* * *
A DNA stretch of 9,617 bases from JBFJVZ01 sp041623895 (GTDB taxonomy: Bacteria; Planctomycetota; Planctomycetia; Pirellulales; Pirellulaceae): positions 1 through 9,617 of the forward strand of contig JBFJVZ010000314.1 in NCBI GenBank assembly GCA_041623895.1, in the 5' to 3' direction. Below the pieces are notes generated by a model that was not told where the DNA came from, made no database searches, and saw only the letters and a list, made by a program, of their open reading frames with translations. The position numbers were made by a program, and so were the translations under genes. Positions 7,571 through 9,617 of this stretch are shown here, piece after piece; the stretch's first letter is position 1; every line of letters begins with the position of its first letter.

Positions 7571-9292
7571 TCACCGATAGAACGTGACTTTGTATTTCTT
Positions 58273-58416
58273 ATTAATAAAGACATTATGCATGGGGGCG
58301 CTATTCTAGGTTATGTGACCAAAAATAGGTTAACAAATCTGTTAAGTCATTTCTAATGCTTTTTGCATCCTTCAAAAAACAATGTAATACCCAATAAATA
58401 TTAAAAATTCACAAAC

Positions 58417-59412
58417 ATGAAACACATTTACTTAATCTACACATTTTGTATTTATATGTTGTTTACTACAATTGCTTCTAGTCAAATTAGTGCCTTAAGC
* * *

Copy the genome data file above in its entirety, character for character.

A DNA stretch of 9,617 bases from JBFJVZ01 sp041623895 (GTDB taxonomy: Bacteria; Planctomycetota; Planctomycetia; Pirellulales; Pirellulaceae): positions 1 through 9,617 of the forward strand of contig JBFJVZ010000314.1 in NCBI GenBank assembly GCA_041623895.1, in the 5' to 3' direction. Below the pieces are notes generated by a model that was not told where the DNA came from, made no database searches, and saw only the letters and a list, made by a program, of their open reading frames with translations. The position numbers were made by a program, and so were the translations under genes. Positions 7,571 through 9,617 of this stretch are shown here, piece after piece; the stretch's first letter is position 1; every line of letters begins with the position of its first letter.

Positions 7571-9292
7571 TCACCGATAGAACGTGACTTTGTATTTCTT
Positions 58273-58416
58273 ATTAATAAAGACATTATGCATGGGGGCG
58301 CTATTCTAGGTTATGTGACCAAAAATAGGTTAACAAATCTGTTAAGTCATTTCTAATGCTTTTTGCATCCTTCAAAAAACAATGTAATACCCAATAAATA
58401 TTAAAAATTCACAAAC

Positions 58417-59412
58417 ATGAAACACATTTACTTAATCTACACATTTTGTATTTATATGTTGTTTACTACAATTGCTTCTAGTCAAATTAGTGCCTTAAGC